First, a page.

Is Saving the Mounted Patrol Possible?
Hampton Union, Tuesday, April 6, 2010
[The following article is courtesy of the Hampton Union and Seacoast Online.]
Andy Jowett (on Blaze), Barry Newcomb (on Peacock)
and Joseph Jones (on the late Senator).
[Courtesy photo from Hampton Union July 9, 1981]
After 29 years on Hampton Beach, the Hampton Police Department's Mounted Patrol Unit might be gone forever.
Selectmen made the decision last week based on the results of the March 9 election that saw the 2010 budget defeated and the deterioration of the unit after years of receiving only minimal funding from voters. Complicating the matter is the current state of the economy and the pressure to keep property taxes from rising.
The decision is certainly understandable. After all, the patrol was down to two officers and two horses, barely enough to call it a "unit," and a substantial amount of money would have had to be expended in officer training and room and board for the horses to bring the patrol up to standards.
No one has said the Mounted Patrol Unit is not a good tool for beach law enforcement. In fact, the impetus for the unit was the infamous Hampton Beach riots of 1964, when exploding Molotov cocktails and National Guard machine-gun nests dotted Ocean Boulevard.
The huge crowds that came to the beach were no match for the Hampton officers charged with keeping the peace, and alternatives were sought to strengthen the ability of local law enforcement to deal with any potential incident.
Seventeen years later, with the effort of then-Deputy Police Chief Dennis Pelletier, the Hampton Mounted Patrol Unit was formed.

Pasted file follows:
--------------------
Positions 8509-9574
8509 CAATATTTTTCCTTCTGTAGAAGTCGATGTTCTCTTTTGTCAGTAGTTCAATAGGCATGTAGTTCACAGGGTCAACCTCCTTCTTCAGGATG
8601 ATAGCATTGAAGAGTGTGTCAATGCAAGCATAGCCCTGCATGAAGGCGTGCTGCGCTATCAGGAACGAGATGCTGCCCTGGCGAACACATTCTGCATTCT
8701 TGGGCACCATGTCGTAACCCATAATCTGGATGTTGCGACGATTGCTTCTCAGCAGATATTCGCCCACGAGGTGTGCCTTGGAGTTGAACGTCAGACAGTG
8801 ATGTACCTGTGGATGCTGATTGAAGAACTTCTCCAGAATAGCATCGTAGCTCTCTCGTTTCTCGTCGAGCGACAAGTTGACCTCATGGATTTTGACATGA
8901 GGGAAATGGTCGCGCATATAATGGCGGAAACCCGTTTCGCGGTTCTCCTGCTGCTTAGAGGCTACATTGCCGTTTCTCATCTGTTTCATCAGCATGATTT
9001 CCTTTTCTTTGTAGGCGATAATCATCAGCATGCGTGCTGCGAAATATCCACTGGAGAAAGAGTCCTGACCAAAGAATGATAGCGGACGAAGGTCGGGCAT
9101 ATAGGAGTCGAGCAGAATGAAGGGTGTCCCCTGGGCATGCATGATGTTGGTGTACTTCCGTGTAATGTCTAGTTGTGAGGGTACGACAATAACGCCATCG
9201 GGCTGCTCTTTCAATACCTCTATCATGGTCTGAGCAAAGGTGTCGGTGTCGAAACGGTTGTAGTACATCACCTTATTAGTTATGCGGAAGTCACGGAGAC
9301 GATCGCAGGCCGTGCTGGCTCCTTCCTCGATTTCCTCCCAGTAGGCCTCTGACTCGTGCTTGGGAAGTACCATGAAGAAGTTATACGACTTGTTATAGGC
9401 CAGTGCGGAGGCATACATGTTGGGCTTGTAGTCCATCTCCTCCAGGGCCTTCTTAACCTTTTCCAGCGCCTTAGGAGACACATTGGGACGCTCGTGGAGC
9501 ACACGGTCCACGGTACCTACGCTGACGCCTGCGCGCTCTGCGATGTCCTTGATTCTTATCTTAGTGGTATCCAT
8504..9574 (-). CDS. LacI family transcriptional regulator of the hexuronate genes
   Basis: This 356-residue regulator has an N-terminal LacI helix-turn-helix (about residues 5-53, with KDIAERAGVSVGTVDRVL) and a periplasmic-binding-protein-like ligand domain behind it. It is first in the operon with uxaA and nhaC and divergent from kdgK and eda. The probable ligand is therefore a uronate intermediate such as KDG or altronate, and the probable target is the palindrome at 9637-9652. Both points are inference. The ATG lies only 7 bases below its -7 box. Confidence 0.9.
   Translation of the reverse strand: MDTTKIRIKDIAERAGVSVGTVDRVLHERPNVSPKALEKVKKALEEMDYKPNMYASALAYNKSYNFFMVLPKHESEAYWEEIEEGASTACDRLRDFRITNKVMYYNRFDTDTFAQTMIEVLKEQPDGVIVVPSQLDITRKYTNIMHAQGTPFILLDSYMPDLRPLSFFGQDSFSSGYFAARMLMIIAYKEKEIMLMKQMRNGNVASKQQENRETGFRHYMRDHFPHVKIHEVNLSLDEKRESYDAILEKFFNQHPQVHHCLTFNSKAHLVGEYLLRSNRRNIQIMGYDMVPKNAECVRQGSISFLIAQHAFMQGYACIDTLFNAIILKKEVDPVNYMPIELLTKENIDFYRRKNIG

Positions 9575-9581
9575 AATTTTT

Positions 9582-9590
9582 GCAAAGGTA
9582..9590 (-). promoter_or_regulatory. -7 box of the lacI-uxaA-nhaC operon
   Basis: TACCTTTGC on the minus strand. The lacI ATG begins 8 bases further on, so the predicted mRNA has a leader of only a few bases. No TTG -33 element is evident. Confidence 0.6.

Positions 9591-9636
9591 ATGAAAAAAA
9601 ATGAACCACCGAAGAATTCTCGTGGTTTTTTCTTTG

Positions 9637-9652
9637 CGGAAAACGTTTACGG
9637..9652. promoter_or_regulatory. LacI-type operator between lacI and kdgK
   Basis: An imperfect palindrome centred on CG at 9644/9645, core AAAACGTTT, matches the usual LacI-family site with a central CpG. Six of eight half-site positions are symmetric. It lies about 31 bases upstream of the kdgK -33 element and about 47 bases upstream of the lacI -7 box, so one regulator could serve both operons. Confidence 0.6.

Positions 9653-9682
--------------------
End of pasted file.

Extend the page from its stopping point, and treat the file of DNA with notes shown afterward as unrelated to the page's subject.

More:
It was determined that horses were the most effective form of crowd control. When confronted by officers and motorized vehicles unruly crowds held sway, but when confronted by a single horse and rider the crowds gave way.
In addition, the horses could take to the sands to prevent a crime or contain a criminal and could make their way through the morass of parked and moving vehicles that is the beach during the high-volume, summer months. And from the saddle an officer has a much better view of what the surroundings are than a counterpart in an enclosed police cruiser.
There is, in fact, no substitute for a well-trained horse in the law enforcement environment on Hampton Beach.
However, enforcement is not the only thing for which police horses are good. Over the years, the Hampton Union and Beachcomber must have printed, literally, more than 1,000 pictures of visitors to the beach petting these animals and talking to the officers who rode them.
It soon became clear that the Mounted Patrol Unit was also a public relations tool for both the Police Department, in particular, and Hampton Beach, in general.
During the off-season, the horses appeared in many a Fourth of July and even Christmas parades, always generating a sense of pride and place in the townspeople in attendance. The Mounted Patrol Unit fast became — and continued to be — a community symbol.
That is why every attempt, within reason, to save this unit should be encouraged.
In 1985, a group named The Friends of the Mounted Patrol was formed. Its mission was to come up with the funds for things the unit needed that were not supplied through the town operating budget. We seem to be in that same situation again this year and, perhaps, there needs to be a resurgence in the "Friends" group.
The Mounted Patrol Unit is part of this town's history and a much needed tool for both law enforcement and public relations at Hampton Beach. Police Chief James Sullivan has indicated it would take approximately $40,000 to refurbish the unit and the default town operating budget already had $20,000 put in it by the Budget Committee for the unit.
Residents and this paper can only hope that someone comes forward to either lead the fund-raising effort or contribute what is, in the large scheme of things, a miniscule amount of money to keep this unit alive. The returns the region would get from this act would far outweigh the price paid.